Convicted Spammer Claims Anti-Spam Law Is Unconstitutional

from the well,-he-would-say-that,-wouldn't-he dept

A few years ago, the state of Virginia convicted a notorious spammer under its state anti-spam laws, and sentenced him to nine years in prison. The spammer, Jeremy Jaynes has been appealing the decision ever since, without much luck. Last year, an appeals court upheld the conviction and noted that a nine year sentence didn't seem excessive. However, it appears Jaynes is now trying a totally different route to fighting the conviction: claiming that Virginia's anti-spam law is unconstitutional. The idea is that it violates first amendment free speech rights by banning even spam that's non-commercial in nature. The state, however, is responding that the law doesn't ban any kind of speech at all -- but it does ban falsifying information in order to trespass on others' systems for the sake of advertising. There may actually be a fairly fine line that's worth distinguishing here between banning the specific kind of speech and whether or not the "speaker" is falsifying information in order to get across that speech. It seems unlikely that the courts will rule against the anti-spam law, but if it does it would be interesting to see if spammers in other states follow suit.

Filed Under: constitution, jeremy jaynes, punishment, spam, spam laws, virginia


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  1. identicon
    Anonymous Coward, 13 Sep 2007 @ 7:59am

    On a similar line of reasoning, consider the punishment for tampering with snail mail. That is a shining example of, on the surface, excessive punishment. But it is there for a reason. Imagine if you got a slap on the wrist for destroying someone else's mail. A fine perhaps. Violations would be rampant and the mail system would have fallen apart.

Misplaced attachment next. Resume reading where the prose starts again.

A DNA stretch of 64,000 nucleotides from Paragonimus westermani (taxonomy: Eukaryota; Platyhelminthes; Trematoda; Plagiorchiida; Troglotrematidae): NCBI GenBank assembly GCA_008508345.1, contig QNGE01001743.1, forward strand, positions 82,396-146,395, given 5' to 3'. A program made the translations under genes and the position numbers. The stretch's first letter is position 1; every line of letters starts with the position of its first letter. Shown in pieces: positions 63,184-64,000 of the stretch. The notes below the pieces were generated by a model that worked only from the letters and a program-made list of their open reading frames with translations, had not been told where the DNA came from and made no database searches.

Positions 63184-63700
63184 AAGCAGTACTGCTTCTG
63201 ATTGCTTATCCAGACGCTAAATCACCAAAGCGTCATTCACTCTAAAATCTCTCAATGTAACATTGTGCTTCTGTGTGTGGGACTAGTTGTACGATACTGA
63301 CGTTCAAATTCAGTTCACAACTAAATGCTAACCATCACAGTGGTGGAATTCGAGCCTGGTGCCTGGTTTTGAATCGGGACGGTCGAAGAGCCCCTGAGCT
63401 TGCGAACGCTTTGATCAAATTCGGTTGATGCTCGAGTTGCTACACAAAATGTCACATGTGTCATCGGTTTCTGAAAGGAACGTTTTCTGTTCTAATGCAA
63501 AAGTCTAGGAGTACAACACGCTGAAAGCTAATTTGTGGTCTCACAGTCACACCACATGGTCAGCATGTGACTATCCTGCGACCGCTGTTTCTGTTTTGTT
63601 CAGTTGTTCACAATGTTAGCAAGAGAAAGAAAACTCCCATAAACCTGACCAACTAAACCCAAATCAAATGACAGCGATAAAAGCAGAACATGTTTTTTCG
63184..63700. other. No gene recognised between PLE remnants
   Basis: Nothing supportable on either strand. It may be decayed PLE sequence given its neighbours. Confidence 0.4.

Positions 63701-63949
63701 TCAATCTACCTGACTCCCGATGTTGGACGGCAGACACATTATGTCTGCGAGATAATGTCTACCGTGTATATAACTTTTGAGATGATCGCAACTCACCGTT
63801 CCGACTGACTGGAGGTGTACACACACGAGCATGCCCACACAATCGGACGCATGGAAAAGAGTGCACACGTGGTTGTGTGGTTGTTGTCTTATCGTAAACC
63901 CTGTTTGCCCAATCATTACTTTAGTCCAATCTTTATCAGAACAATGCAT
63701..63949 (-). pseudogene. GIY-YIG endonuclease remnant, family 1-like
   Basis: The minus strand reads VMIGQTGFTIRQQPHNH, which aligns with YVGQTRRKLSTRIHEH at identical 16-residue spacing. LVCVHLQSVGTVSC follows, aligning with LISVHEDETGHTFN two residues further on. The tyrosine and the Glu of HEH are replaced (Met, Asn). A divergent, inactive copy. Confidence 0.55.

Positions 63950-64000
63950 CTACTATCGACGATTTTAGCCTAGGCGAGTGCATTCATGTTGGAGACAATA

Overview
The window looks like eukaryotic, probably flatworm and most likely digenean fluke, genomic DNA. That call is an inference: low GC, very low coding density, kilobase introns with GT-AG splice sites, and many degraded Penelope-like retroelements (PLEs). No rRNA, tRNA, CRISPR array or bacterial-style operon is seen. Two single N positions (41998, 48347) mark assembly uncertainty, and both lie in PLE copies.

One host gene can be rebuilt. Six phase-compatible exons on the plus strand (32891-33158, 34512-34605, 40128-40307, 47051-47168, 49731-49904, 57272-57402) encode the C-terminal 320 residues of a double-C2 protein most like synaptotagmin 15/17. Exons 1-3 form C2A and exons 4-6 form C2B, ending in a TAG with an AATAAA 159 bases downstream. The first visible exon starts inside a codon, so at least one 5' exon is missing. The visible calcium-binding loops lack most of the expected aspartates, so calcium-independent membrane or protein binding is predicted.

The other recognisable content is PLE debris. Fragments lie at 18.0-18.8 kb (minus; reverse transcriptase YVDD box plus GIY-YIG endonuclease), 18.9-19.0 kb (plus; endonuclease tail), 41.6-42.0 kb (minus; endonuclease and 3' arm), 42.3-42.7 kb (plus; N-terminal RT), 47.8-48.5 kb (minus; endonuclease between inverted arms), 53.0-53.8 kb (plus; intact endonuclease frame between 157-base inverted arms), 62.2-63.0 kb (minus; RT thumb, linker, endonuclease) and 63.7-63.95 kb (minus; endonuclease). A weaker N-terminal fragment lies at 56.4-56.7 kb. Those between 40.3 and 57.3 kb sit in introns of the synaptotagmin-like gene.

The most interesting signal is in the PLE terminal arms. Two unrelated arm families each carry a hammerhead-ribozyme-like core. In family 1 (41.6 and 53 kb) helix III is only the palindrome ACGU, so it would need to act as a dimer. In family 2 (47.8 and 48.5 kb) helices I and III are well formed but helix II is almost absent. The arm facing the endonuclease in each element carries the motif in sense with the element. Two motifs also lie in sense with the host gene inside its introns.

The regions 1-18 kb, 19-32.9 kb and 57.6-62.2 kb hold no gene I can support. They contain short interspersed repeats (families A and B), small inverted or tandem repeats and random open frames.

Severe punishments had to be instituted. Now... people wouldnt even consider messing with someone's mail. I have known of people who receive someone else's mail and dont know what to do with it. "Should I just throw it away!?!"

    The mail system is completely reliable. The same rules have been pushed forward to email. Although there is a lot of gray area involved, mostly due to the fact that most legislators are "technologically challenged". Without strict rules and harsh punishments, the risk/reward thought process is too simple. High potential profit + low risk of punishment = "LETS SEND SOME SPAM!!!" Add some stronger punishments (such as upwards of a decade in prison) and it isnt such a simple decision anymore. You have to make a choice somewhere. Either learn to love your spam, or accept the fact that examples must be made. You cant have it both ways.

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